Saffron Walden Museum treasure appeal gaining momentum
- Credit: Archant
The urgent public appeal launched by Saffron Walden Museum Society in September has already raised more than £2,500 of its £7,500 target, thanks to the generosity of local donors and organisations.
With several national organisations already offering generous grants, the Society is hoping to raise enough matching funding from local sources by mid-December to purchase the unique Anglo-Saxon gold ring and other treasures for the district.
Tony Watson, chairman of the Saffron Walden Museum Society, said: “Thanks to the excellent support we’ve received in grants and local donations, the society is well on the way to reaching its target. Now we need one final push to secure these treasures for Uttlesford, for everyone to enjoy.”
The outstanding find is a large gold ring engraved with pagan and Christian symbols which date it to the ‘age of Sutton Hoo’ (around 580-650 AD).
The other treasure finds are an unusual silver mount decorated with animal heads, a silver hooked tag, also decorated with animals, for fastening clothing, a Tudor or Jacobean ring with symbols of Christ’s passion and a small hoard of ancient British gold coins dating around a hundred years before the Roman invasion of 43AD. To secure all these treasures, the Museum Society needs to raise a total of about £60,000 by December.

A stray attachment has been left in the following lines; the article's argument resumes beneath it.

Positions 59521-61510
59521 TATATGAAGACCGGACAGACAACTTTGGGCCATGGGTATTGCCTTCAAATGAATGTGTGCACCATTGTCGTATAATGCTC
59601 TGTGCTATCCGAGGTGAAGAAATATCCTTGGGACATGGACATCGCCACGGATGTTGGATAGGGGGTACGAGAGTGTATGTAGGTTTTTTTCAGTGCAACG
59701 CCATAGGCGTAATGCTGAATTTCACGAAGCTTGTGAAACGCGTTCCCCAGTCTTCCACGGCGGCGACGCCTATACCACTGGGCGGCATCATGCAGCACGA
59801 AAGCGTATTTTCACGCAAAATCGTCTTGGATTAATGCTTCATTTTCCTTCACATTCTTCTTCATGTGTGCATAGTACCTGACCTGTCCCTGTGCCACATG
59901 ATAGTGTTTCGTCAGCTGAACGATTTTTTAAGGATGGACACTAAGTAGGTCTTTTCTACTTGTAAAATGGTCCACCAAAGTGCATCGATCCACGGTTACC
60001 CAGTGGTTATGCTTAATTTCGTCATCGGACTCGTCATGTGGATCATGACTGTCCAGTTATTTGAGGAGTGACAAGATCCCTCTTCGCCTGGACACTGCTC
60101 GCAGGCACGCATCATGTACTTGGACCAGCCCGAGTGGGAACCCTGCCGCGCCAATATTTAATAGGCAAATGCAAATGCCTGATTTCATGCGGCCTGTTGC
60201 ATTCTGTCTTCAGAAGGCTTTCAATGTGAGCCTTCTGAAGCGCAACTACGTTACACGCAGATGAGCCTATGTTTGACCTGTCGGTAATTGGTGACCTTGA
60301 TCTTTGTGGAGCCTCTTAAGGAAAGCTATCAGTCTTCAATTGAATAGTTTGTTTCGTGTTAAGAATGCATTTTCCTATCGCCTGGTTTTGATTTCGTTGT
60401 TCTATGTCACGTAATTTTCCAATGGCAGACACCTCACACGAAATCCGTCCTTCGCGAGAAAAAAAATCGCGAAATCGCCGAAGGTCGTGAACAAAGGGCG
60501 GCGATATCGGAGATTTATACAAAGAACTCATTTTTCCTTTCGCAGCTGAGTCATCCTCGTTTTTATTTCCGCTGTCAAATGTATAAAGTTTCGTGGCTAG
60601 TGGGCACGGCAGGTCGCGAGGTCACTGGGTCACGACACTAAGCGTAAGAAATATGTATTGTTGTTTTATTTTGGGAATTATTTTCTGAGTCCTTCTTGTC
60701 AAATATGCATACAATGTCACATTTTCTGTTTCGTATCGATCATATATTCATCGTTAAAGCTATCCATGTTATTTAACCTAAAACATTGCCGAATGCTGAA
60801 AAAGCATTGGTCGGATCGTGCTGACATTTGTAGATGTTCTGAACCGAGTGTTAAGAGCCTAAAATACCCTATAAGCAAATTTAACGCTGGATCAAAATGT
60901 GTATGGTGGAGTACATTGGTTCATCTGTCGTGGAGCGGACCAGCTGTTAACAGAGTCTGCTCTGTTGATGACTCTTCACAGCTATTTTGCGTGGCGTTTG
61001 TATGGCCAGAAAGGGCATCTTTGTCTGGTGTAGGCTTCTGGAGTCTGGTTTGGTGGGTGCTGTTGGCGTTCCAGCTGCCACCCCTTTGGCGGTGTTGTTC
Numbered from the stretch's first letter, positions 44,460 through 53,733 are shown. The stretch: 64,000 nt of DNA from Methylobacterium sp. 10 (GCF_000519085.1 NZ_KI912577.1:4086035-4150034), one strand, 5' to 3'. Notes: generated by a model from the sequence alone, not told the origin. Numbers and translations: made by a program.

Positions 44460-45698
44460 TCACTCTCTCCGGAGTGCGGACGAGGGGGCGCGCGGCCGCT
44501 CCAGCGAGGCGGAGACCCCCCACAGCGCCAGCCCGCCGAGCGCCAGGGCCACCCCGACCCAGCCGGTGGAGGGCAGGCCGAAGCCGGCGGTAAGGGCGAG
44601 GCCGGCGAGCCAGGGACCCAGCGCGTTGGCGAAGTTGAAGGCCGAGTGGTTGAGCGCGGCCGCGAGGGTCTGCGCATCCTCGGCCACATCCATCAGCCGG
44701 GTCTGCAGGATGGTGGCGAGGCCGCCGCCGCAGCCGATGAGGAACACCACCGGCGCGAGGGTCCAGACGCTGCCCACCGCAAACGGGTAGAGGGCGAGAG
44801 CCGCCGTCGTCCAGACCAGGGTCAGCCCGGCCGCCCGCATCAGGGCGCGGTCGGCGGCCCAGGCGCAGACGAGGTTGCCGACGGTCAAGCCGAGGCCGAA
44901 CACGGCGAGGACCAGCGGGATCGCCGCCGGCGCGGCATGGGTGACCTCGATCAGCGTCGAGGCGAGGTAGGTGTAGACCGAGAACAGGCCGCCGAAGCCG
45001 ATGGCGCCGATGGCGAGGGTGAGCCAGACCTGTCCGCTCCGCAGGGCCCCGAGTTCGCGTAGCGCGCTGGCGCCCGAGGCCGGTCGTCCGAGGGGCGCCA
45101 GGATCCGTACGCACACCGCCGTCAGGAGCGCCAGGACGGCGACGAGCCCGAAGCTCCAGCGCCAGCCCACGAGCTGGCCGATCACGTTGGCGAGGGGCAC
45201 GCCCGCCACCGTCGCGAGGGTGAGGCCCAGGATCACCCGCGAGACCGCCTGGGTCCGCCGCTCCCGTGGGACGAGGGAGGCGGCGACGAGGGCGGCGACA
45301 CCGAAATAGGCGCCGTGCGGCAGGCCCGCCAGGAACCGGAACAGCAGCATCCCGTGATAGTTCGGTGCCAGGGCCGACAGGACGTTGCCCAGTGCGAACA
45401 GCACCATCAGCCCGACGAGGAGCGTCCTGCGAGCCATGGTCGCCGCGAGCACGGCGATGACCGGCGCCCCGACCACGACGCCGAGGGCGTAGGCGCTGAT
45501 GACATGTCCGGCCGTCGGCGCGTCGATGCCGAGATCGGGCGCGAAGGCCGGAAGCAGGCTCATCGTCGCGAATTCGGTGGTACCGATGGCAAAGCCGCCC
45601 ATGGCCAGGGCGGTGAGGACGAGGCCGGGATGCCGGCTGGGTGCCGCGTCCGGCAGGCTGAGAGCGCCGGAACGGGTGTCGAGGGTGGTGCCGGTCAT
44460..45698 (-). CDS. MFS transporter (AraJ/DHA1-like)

Most of this will come from grants but at least £7,500 of local funding is needed. Plans are already under way for a new showcase in the archaeology gallery to display a number of small treasure finds acquired over the past few years, as well as anticipated additions.
Donations to Saffron Walden Museum Society Ltd and offers of sponsorship or assistance with fundraising are welcomed. Please contact Saffron Walden Museum, Museum Street, Saffron Walden on 01799 510333 for further information.
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All the finds have been made by metal-detectorists in Uttlesford district since 2011 and have been declared treasure under the Treasure Act (1996). Treasure is Crown property but local museums have the opportunity to purchase treasure from their collecting area and the Crown pays the finder and landowner a reward.